Hi Shaun. The LDS experience certainly isn’t the same for every Mormon. Just as with every faith tradition, ours is one with a broad spectrum of diverse views. I’ve no doubt that some LDS actually do believe that every non-LDS is secretly unhappy. I’ve also no doubt that some Protestants (I assume that is what you are) actually do believe that every non-Protestant is secretly unhappy.

That being said, I’m unaware of any authoritative statements by LDS leaders to that effect. We recognize that truth can be found in all faith traditions, and that it brings much happiness and joy to it’s adherents.

As for your comments regarding the potential eternal consequences to LDS if the case be that the LDS message is false, I simply disagree with the premise (of course). This probably isn’t the right place to dive into this discussion, but I sense that even were one to strip away those elements of Mormonism which are incompatible with mainstream Christianity, we would still find a basic set of beliefs which God would find acceptable. As Joseph Smith once said, a man is never condemned for believing too much.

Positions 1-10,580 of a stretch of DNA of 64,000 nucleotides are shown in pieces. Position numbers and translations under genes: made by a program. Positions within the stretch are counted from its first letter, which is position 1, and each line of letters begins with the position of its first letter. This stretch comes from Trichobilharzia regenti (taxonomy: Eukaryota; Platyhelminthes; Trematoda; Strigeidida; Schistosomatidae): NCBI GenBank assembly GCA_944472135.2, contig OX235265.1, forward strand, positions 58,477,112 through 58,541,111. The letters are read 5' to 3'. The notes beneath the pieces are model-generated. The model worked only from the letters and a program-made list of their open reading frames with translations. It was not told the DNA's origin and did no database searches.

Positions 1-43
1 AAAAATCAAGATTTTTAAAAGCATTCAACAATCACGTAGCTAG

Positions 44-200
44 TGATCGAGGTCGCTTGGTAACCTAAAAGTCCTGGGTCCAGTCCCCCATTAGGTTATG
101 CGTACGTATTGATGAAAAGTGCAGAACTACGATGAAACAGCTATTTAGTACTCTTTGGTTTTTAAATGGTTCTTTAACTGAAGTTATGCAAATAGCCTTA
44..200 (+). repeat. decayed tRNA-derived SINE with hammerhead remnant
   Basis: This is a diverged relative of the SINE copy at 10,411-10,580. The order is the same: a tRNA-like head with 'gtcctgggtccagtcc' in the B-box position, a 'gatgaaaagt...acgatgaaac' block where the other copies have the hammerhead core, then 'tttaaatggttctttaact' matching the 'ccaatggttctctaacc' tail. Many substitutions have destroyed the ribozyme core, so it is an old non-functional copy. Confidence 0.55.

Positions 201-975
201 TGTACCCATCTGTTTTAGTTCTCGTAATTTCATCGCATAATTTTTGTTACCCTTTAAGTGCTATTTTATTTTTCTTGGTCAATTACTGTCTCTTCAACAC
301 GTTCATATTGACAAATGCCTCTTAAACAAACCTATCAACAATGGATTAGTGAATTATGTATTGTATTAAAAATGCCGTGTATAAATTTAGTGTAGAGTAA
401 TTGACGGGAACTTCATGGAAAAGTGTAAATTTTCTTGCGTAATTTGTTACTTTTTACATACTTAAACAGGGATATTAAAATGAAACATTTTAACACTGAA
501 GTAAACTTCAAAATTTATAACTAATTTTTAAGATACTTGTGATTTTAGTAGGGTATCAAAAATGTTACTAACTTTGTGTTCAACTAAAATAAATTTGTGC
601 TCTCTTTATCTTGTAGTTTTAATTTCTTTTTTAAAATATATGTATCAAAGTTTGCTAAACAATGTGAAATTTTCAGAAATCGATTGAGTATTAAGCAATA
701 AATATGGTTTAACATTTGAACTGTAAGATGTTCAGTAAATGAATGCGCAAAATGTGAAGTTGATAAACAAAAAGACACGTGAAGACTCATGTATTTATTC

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Shaun Tabatt said in July 1st, 2009 at 8:37 pm

James,

Thank you for your constructive follow up comment. You are right in your assumption that we both come at these types of issues from a different set of premises. Also, you correctly identified that my previous response implies that I believe the LDS message to be false. I’m afraid you’d have to strip away an awful lot of Mormonism to make it compatible with Christianity. In fact, I think you’d just have to put down Mormonism all together because it offers a false gospel. (See Gal. 1:6-9) Also, I disagree with your final quote. While a man may believe something with all his heart, if what he believes is false, he could very well be on the path to eternal condemnation without even realizing it.

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James said in July 2nd, 2009 at 10:16 pm

Well, if you’re interested in chatting about Gal 1:6-9 I’d be happy to! Perhaps you could write a post about it, or we could just simply exchange emails about it.

All the best!
lehislibrary@gmail.com

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Shaun Tabatt said in July 3rd, 2009 at 10:17 am

James,

Thanks for yet another response. I’ll throw Gal 1:6-9 in my idea bucket for an upcoming post. Have a great 4th of July weekend!

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[…] Book Review – The Mormon Mirage by Latayne C. Scott By Shaun Tabatt Bible Geek Gone Wild, June 30, 2009. http://biblegeekgonewild.com/?p=1778 […]

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[…] On the most recent episode of the Connected Kingdom Podcast, David Murray speaks with Latayne C. Scott about her book The Mormon Mirage: A Former Member Looks at the Mormon Church Today (Zondervan, 2009).  You can listen to this episode of Connected Kingdom here:  LINK. I had the privilege of writing a review for The Mormon Mirage back in 2009.  You can read my review here:  LINK. […]